Attention is a drug, as my brilliant friend once said. It’s always been a particularly potent one, but today’s social media quick-hit shares, comments, likes, and messages have sparked an outright epidemic of attention-craving that borders on addiction. Case in point: The landslide of oversharing of every intimate, sometimes tragic, often graphic detail with Facebook “friends”—whether you actually know these people or not.
And now that same kind of “gotta get it online” addiction is spilling over into the world of conferences and events. Meeting room walls are plastered with hashtags, Instagram handles, Twitter birds, big ol’ Facebook thumbs-up icons, and selfie promotion stations.
I confess—it can be cool. It can raise the awareness of your event, your cause, your organization, and your social clout immensely. And then there’s that little high that happens when you see your event—dare I say it?—trending.
This craving for attention is not a terrible thing. All humans require attention; our brains are wired that way. Hashtags and social streaming can be a great way to connect people after the conference is over, to share ideas and all the awesome things that are being taught.
The problem comes when that need for attention careens dangerously over the edge. When people focus more on seeking attention on their smartphones, tablets, and laptops than on paying attention to the amazing speaker who is delivering life-affirming, career-catapulting greatness—Houston, we have a problem. They are missing the moments, the meat of the message, the nuances of the strategies that have been hand-tooled to meet their specific needs.
As a keynote speaker for corporate audiences and associations around the globe, I know that producing an out-of-this-world event that will have people buzzing and excited about changes long afterward comes down to getting, and keeping, the audience’s attention.
Do I Have Your Attention?
Here are some ideas on how you can help your audience get the full value from their time in those conference halls:
1. Make sure people know how to connect before and after the event. Provide easy access to a site that houses the highlights, downloads, speaker handouts, and connection tools people crave so they don’t have to spend all their time during the session sharing online or taking copious notes.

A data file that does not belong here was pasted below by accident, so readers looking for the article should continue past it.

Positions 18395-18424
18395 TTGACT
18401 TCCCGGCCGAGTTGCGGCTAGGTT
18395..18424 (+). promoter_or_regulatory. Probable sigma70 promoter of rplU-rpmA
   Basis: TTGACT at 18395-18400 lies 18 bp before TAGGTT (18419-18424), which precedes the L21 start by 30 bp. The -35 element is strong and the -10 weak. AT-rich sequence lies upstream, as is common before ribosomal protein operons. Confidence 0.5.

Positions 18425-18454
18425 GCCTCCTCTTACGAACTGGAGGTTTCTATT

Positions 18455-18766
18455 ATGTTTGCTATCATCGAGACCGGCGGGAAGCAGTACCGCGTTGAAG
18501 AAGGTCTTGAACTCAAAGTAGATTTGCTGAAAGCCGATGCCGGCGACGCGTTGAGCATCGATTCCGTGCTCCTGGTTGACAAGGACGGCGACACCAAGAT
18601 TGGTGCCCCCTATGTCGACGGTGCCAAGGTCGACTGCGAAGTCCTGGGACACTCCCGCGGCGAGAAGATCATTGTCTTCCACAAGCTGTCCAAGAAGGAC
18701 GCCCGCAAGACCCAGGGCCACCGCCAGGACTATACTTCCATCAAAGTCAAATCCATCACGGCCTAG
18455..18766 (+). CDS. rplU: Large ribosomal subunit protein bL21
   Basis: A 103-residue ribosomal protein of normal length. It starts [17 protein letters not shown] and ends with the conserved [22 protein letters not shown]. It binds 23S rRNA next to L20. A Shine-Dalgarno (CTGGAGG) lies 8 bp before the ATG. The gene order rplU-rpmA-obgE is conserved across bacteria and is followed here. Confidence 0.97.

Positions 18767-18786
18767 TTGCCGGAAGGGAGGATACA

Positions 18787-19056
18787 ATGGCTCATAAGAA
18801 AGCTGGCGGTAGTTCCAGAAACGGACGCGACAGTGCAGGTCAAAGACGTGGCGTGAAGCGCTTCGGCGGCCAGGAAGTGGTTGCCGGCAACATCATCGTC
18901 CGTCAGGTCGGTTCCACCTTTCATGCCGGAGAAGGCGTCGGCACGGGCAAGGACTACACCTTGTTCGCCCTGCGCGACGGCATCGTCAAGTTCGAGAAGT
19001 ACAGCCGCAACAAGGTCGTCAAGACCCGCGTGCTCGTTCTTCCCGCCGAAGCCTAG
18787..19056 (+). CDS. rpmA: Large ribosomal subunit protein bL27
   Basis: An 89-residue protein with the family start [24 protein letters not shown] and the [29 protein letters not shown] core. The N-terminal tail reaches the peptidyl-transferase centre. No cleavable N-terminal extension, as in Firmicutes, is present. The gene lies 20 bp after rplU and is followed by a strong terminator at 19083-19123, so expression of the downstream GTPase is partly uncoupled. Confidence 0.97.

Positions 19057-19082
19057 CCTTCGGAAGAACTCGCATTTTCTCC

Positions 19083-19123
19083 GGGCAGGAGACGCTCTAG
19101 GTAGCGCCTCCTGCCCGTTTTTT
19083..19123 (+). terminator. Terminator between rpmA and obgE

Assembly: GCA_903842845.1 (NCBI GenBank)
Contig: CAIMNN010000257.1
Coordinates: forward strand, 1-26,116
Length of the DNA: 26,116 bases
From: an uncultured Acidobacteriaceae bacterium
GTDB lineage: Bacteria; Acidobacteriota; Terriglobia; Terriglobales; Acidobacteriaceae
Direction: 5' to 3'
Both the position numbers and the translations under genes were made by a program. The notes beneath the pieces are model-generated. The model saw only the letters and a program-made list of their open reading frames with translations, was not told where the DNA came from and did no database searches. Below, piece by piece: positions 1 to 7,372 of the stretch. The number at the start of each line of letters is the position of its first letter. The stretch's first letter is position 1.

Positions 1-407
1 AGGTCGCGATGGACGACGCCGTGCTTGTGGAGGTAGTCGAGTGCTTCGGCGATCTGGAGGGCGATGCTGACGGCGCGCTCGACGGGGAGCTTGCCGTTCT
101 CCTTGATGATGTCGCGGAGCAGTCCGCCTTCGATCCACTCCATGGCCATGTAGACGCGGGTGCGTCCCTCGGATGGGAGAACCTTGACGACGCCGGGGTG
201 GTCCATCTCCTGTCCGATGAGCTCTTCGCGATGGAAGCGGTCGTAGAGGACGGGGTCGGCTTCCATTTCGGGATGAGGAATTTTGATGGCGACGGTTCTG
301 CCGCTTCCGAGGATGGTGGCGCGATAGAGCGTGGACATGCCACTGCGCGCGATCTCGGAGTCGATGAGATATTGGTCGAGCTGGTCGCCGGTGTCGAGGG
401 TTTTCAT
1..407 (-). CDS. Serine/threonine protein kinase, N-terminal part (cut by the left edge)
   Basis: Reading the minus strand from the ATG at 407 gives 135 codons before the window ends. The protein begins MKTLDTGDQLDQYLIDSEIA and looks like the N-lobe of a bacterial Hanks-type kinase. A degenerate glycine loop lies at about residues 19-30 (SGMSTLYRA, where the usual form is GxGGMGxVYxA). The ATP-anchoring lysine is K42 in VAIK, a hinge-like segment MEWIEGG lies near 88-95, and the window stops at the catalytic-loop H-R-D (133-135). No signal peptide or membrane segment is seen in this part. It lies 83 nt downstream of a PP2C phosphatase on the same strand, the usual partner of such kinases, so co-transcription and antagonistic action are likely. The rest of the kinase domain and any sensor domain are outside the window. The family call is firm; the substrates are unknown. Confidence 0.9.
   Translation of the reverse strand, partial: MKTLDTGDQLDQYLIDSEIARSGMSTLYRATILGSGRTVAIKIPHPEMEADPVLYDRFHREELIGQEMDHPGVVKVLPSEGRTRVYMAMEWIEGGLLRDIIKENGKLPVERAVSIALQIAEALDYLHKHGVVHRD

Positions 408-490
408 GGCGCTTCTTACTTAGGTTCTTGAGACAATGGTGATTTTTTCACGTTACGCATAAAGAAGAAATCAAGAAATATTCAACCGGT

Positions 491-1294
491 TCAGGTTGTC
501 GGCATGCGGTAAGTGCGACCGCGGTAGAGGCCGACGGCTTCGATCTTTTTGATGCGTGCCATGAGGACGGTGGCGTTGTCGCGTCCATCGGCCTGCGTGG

2. Put a staff member in charge of sending out highlights across social media channels with specific hashtags that audience members can search after the event.
3. Have your speaker or emcee address the issue up front. Perhaps have them says something like, “We can’t wait to see everyone online and watch the messages we are delivering start to take root as you share them with the world. Our team and our speakers love to read through your tweets and pictures post-show to see what really resonated with you. We also hope that you’ll dig in and truly be in the moments with our speakers today because what they’ve brought and what they are here to share should be savored like a gourmet meal. Here’s what we’ll do: Our social media team is ready to fire out all the awesomeness for you to relive later using hashtag #awesomesauce.
4. Gently remind audiences that screen glow can be distracting in dark rooms.
Three Prescriptions for Attention Addiction
1. See people.
Truly, we all want and need to be seen and heard. My five-year-old friend Donovan reminded me of this when he grabbed my cheeks in both little hands and demanded, “Neen, listen with your eyes!” How’s that for insight? Ask yourself: Does your team get your complete attention when they walk into your office, or do you stay disengaged? Does your family get your undivided attention when you get home or are you checking today’s Facebook posts? Bottom line? If the people we care about don’t feel seen, they’ll seek attention somewhere else.
2. Stop the drama.
I am allergic to drama. Seriously, I have a zero-tolerance policy. Friends laugh at how boring my life is compared to some things we see online. I like it that way. It’s healthier. Happier. Make your life, work, and home a no-drama zone. It’s a powerful way to better see and hear the people that matter the most to you.
3. Create significant moments.
Every day, explore ways to help people feel that they matter. A handwritten note. A smile for a stranger. A compliment for your barista. A thank you to your security guard. A shout-out to a team member on email, or a thank-you gift to a client. Personal attention gets results. Look for ways to help people feel significant. Who needs reminding they matter to you?
Feel free to share. With your family. Your team. Your friends. I love working with meeting planners. I’m so insanely impressed with the way some of you pay absolute attention to the details and the people as you put on the “shows” big and small. I hope your next event is not just “tweetable,” but also powerful, exciting, and filled with connective, inspired moments. That’s where the magic is!